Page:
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Evangelical School of Smyrna

The Evangelical School was a Greek educational institution established in 1733 in Smyrna, Ottoman Empire, now Izmir, Turkey. The school an Orthodox Church-approved institution, attracted major figures of the Modern Greek Enlightenment. During the late 19th-early 20th century it became the most important Greek school in the city, possessing an archaeological museum, a natural science collection and a library, which contained some 50,000 volumes and 180 manuscripts; the Evangelical School ceased its operation in 1922. It serves as a Turkish school; the school originated as a church approved institution and was established after the efforts of the local Greek Orthodox bishop. It was known as Greek School, while its name changed several times during the 18th century. At 1808 the Ecumenical Patriarch granted the appellation, Evangelical School, by which it would be known until 1922. Financially, until the Greek War of Independence, the school was supported by individual benefactors, who either offered money directly to the school or sponsored scholarships for students.

In 1747 the school came under the protection of the British consulate of the city after the initiative of the local merchant Pantoleon Sevastopoulos. Sevastopoulos, in order to secure the school against a possible Ottoman confiscation, managed to acquire the full protection of Great Britain, something, recognized by the Ottoman Sultans; the Evangelical School, was orientated towards a traditional, religious-centered model of education. However, it saw two progressive interludes due to rivalry with the Philological Gymnasium, another Greek school of the city, until the was closed down by force in 1819 due to conservative reactions. During the following years a number of progressive headmasters were appointed. In 1811, Theophilos Kairis became headmaster, followed by Benjamin of Lesbos in 1820, both of them figures of the modern Greek Enlightenment and two of the most eminent representatives of the group of reform mathematics teachers from the Eastern Aegean region. Kairis taught mathematics and physics, but soon he left the school due to the differences in his views with those of the school board.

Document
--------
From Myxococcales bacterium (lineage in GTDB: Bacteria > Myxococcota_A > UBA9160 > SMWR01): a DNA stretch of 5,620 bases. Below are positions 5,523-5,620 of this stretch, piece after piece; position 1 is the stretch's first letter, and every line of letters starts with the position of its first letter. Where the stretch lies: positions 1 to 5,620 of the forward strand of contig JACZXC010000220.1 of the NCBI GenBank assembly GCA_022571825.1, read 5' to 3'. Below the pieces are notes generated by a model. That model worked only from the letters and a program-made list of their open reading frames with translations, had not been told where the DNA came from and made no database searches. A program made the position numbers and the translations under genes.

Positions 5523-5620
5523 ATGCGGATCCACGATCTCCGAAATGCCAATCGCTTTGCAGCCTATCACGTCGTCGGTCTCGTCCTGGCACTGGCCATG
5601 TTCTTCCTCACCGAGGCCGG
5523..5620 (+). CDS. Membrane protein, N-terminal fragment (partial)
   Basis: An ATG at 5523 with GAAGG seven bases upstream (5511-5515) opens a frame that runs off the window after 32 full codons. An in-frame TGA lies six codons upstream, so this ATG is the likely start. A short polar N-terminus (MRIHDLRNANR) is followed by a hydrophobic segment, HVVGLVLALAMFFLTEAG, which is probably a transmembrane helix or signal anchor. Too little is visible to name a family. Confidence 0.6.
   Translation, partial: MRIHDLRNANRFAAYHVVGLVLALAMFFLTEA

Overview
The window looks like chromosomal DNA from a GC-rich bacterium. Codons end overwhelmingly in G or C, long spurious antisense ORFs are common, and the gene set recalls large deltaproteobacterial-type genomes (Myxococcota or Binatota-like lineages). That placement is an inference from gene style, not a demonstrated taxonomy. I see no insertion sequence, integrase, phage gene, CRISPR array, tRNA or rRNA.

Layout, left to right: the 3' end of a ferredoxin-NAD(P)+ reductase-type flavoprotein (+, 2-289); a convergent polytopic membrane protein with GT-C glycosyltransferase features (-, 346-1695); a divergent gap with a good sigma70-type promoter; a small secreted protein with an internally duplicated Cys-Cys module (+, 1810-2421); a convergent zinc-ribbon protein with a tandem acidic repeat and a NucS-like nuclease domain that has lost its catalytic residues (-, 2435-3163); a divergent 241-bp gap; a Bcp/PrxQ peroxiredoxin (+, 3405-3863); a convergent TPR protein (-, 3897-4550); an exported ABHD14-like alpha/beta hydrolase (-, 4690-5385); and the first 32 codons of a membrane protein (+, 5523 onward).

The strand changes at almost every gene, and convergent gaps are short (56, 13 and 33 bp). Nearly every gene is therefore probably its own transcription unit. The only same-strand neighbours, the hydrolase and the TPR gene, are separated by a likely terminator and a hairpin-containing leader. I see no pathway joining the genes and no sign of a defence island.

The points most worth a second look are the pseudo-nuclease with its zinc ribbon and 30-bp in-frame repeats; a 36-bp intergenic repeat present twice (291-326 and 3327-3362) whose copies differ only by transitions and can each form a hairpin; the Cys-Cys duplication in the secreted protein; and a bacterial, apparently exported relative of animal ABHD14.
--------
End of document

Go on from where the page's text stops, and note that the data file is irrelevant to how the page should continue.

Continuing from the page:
THS MANAS SOU TO MOUNI With the years the school adopted more progressive and rationalistic educational methods, as well as the teaching of modern mathematics and sciences in the'Western' manner, which at times attracted the attention of the conservative circles of the Ecumenical Patriarchate. At the late 19th and early 20th century, Smyrna was a major commercial and educational center of the Greek world; the city was the home of 67 well-equipped Greek school units in addition to 4 female schools. The Evangelical school during this period was the most important Greek educational institution in the city. Apart from the schools, it possessed an archaeological museum, significant natural science collection, an excellent library which contained some 50,000 volumes and 180 manuscripts; the school closed down after the Turks regained possession of the city in 1922 and most of the Greek population emigrated to Greece proper. In memory of the Evangelical School, a new school was founded in Nea Smyrni district, Athens, in 1934 called New Evangelical School.

On the other hand, the educational facilities in Izmir today used to be Turkish public schools. Ambrosios Pleianthidis, metropolitan bishop Saint Nicodemus the Hagiorite Manolis Kalomiris Adamantios Korais Nick the Greek Aristotle Onassis Timotheos Evangelinidis Stelios Zeimbekos Augustinos, Gerasimos; the Greeks of Asia Minor: confession and ethnicity in the nineteenth century. Kent State University Press. ISBN 978-0-87338-459-9

Power & Passion